In short, God Almighty, the great Judg of all the Earth, will ratify the Sentence of his Deputy and where our Hearts condemn us for any known Breaches of his Laws, there he will do the fame; but he being greater than our Hearts, and knowing more, where Conscience is either ignorant or silent, he will add to and carry the Condemnation higher: which shews the Misery of a mis-giving and selfcondemning Heart, and may teach us with St. Paul to exercise our selves herein, to keep a Conscience void of Offence both towards God and Man. And this will lead me, in the next place, to consider,
Secondly, The Comfort and Happiness of a clear and absolving Conscience, from these words -, Beloved, if our Hearts condemn us not, then have we Confidence towards God: where a good Conscience is describ'd by the Heart's not condemning us i which can only be from a Consciousness of our own Innocence, or a Freedom from any Guilt. When we cannot charge our selves with the wilful Violation of God's Laws, but can reflect upon our Ways without Remorse, and our Minds approve and acquit us for what we have done; them are we faid to have an absolving, clear and good Conscience*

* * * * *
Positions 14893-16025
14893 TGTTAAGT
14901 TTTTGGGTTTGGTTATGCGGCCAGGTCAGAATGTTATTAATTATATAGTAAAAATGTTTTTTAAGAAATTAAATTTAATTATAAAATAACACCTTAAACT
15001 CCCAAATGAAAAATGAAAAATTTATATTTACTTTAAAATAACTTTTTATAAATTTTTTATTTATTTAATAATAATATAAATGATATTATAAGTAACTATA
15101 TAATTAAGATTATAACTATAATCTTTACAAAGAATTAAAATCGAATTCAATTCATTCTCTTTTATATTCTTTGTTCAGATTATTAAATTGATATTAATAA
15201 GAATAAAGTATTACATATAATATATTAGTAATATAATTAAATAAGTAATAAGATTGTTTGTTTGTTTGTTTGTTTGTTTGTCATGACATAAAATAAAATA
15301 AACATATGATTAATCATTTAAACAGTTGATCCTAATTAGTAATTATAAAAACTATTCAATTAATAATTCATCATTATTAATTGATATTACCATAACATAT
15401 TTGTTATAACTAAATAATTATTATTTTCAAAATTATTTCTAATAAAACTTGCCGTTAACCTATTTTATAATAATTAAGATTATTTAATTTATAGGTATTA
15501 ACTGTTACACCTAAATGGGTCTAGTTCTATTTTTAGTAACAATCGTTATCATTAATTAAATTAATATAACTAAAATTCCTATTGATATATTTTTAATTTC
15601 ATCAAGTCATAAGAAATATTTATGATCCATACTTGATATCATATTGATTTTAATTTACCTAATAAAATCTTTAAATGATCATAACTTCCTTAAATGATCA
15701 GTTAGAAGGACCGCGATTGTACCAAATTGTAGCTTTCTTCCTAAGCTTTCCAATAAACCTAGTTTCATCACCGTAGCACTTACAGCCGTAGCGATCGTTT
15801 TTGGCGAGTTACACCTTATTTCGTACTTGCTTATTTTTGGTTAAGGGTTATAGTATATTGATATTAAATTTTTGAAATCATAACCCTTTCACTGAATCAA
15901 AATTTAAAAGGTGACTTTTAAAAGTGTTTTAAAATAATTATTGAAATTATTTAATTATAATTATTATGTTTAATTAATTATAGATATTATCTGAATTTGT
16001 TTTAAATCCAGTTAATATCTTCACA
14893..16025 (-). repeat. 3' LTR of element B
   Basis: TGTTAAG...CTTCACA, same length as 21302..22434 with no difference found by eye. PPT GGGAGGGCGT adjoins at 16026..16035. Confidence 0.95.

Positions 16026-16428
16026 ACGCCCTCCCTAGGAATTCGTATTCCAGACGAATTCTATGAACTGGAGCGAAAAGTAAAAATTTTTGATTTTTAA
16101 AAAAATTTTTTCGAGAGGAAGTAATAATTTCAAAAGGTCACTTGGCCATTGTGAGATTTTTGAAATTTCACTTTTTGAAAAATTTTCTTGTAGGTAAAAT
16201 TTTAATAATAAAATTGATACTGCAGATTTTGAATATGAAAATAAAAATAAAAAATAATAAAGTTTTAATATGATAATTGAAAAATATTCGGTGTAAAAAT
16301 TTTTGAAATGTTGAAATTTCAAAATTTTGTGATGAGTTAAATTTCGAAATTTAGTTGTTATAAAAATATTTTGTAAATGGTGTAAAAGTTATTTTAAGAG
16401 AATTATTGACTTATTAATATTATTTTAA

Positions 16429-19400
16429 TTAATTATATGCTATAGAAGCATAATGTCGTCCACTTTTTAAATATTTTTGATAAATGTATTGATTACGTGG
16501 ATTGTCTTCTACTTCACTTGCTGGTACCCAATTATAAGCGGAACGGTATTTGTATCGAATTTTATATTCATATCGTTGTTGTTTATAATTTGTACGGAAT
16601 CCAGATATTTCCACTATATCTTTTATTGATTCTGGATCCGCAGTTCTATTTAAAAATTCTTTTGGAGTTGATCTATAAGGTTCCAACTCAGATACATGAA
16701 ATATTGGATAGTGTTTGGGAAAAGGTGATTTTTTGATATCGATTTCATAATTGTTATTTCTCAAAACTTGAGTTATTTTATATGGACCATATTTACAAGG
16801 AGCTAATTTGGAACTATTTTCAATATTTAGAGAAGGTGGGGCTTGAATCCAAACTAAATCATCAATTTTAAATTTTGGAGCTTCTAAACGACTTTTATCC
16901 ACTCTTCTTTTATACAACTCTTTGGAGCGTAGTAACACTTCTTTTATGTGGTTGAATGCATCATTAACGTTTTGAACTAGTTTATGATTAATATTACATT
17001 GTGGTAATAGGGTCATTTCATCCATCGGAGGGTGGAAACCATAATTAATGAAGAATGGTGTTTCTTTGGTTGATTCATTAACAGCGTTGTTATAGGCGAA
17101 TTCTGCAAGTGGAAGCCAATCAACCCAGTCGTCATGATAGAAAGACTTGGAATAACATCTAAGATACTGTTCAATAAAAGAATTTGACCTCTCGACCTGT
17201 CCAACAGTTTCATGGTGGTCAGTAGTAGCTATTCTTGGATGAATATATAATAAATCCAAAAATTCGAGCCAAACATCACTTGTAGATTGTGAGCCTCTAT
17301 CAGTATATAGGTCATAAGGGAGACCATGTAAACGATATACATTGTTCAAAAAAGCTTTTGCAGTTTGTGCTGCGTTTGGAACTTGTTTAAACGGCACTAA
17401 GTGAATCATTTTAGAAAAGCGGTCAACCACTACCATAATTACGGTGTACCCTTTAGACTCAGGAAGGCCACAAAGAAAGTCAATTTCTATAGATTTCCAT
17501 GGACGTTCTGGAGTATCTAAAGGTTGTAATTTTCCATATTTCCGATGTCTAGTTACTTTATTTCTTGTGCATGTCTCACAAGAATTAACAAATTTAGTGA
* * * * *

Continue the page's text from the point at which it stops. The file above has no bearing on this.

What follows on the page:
But who can fay, His Heart is clean, lam free from Sin? Does not the righteous Man sall several times a day? And if we think or fay that we have no Sin, we deceive our felves, and the Truth is not in us: How then can our Hearts forbear to condemn us for such frequent and daily Miscarriages? It*